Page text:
Monday, January 29, 2007

A little too much Title IX praise

The student newspaper at Mississippi State University recently published an article on the benefits of Title IX. Amidst all the backlash from the JMU cuts, "mandated" cheerleading, and male practice players, the article was a nice change. The author interviewed administrators, coaches, and female athletes, all of whom expressed their unequivocal support for the legislation. (I have some issues with how representative these sentiments are of the entire campus population.)
Unfortunately the women's athletic director, Ann Carr, in lauding Title IX conveyed some misinformation about the "benefits" to female coaches, administrators, trainers, and others in positions of leadership. Here is the excerpt from the article:
Carr, a former MSU athlete, sees the changes that Title IX has brought between the time she played sports and the time she joined the faculty. She also pointed out that when she was an athlete, almost all of the staff in the athletic department were male, but that has changed.
"Because of Title IX, there are more female coaches, female athletic counselors, female trainers and female athletic directors," Carr said. "There are even female managers in sports you would never expect to see them in. Women are now learning and wanting to be in those areas."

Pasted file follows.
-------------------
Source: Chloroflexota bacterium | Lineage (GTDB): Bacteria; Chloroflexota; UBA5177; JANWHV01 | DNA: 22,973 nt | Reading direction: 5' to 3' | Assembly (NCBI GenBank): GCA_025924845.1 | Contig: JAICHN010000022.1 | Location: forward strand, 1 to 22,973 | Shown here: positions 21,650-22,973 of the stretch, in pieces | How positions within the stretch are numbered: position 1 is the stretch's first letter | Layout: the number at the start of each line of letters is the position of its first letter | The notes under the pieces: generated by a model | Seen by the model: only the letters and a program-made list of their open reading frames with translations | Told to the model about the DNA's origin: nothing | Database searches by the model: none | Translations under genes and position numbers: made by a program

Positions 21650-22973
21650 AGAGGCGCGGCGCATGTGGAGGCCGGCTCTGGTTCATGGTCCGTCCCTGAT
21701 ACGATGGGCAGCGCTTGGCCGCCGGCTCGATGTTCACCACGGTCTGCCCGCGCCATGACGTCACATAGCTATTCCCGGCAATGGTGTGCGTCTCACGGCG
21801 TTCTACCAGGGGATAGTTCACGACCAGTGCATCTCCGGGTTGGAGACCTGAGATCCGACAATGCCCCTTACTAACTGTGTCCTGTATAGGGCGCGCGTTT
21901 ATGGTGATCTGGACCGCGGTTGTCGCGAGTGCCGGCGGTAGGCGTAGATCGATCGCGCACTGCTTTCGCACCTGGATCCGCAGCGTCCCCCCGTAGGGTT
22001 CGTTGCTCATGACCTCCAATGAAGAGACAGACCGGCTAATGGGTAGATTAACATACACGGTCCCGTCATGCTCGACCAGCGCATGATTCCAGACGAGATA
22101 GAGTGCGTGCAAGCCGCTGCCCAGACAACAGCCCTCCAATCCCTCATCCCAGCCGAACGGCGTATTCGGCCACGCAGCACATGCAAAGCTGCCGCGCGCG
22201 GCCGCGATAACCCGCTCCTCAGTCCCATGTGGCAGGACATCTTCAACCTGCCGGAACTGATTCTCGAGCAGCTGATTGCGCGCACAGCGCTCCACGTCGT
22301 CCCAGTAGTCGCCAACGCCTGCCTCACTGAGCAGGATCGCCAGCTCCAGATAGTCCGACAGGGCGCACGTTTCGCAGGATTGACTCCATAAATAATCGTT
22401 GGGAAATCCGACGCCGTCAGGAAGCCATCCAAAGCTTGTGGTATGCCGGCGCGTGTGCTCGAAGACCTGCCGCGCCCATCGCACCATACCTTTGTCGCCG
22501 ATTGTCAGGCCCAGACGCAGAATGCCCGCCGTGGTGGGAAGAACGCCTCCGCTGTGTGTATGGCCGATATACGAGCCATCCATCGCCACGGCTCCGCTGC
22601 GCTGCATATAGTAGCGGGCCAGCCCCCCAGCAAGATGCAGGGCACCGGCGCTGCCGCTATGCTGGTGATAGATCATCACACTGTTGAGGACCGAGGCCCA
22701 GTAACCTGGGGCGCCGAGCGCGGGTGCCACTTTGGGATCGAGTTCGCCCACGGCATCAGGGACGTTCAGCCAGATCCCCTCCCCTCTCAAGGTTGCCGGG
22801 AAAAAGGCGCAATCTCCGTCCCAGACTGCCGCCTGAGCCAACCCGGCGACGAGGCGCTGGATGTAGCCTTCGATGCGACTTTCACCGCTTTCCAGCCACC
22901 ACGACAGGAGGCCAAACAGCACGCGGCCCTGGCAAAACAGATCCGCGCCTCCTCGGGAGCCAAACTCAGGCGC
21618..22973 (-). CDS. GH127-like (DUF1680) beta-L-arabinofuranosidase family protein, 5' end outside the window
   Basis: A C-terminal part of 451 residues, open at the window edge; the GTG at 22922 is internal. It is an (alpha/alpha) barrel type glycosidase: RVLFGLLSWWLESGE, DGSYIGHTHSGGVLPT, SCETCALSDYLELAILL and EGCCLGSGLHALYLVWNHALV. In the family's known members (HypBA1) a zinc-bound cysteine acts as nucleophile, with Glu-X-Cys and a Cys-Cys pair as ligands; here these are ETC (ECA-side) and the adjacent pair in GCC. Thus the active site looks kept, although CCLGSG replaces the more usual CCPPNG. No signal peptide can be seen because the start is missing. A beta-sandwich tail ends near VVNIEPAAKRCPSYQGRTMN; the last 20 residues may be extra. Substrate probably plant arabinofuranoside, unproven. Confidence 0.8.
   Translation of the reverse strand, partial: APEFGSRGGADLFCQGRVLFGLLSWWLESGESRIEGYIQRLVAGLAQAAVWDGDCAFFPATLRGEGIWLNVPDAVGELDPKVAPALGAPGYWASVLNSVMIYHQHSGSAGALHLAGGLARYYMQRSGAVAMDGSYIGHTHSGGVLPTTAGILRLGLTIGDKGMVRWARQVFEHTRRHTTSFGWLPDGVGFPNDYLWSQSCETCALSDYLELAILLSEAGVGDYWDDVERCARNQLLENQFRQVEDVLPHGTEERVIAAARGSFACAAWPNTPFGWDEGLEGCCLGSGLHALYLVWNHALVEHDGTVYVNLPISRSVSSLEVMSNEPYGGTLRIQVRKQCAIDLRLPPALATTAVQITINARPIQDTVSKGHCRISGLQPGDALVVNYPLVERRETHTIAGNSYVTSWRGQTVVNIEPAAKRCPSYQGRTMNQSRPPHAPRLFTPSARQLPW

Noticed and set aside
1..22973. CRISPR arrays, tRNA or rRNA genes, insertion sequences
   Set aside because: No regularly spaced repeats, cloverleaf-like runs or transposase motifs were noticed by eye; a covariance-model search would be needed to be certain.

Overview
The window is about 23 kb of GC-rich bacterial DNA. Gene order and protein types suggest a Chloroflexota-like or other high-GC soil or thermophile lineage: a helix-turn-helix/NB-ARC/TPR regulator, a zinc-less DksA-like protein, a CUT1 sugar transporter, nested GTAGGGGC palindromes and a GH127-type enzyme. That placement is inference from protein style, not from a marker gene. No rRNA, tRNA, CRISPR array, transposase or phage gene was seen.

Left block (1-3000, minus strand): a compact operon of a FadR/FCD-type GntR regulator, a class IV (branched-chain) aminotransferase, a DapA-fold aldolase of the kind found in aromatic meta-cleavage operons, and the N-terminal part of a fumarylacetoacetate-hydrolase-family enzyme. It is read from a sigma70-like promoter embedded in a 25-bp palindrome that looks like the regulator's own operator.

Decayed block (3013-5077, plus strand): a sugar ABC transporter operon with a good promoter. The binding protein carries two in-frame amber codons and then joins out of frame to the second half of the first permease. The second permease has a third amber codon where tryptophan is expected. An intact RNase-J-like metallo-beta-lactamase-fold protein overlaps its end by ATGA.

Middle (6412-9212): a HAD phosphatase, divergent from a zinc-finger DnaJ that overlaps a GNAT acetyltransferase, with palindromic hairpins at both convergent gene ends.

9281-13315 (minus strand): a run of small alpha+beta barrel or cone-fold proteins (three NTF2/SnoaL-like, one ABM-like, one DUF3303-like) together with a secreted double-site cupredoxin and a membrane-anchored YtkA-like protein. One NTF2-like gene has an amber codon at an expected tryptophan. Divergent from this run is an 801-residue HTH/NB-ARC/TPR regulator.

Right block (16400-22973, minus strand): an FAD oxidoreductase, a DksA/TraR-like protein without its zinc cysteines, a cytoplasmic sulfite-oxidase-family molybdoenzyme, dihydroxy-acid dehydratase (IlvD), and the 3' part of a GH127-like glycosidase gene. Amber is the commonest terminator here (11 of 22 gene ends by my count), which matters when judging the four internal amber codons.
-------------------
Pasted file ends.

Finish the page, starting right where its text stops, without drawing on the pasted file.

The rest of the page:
I don't know when Carr was an athlete or the specific situation at MSU, but I do know that post-Title IX the number of female coaches dropped significantly (but more than hlaf in some sports) as did the number of administrators when formerly separate men's and women's athletic departments merged pushing most of the women out of their leadership positions.
Carpenter and Acosta talk about this phenomenon in their work. And other scholars have discussed it as one of the little known and little discussed drawbacks to Title IX.
And a little searching uncovers that Carr is not the women's athletic director--a title that suggests women's and men's athletic departments are still separate--but rather she is an associate AD and, probably by virtue of her position as the highest-ranking female administrator, is in charge of women's athletics. She still answers to the head AD.

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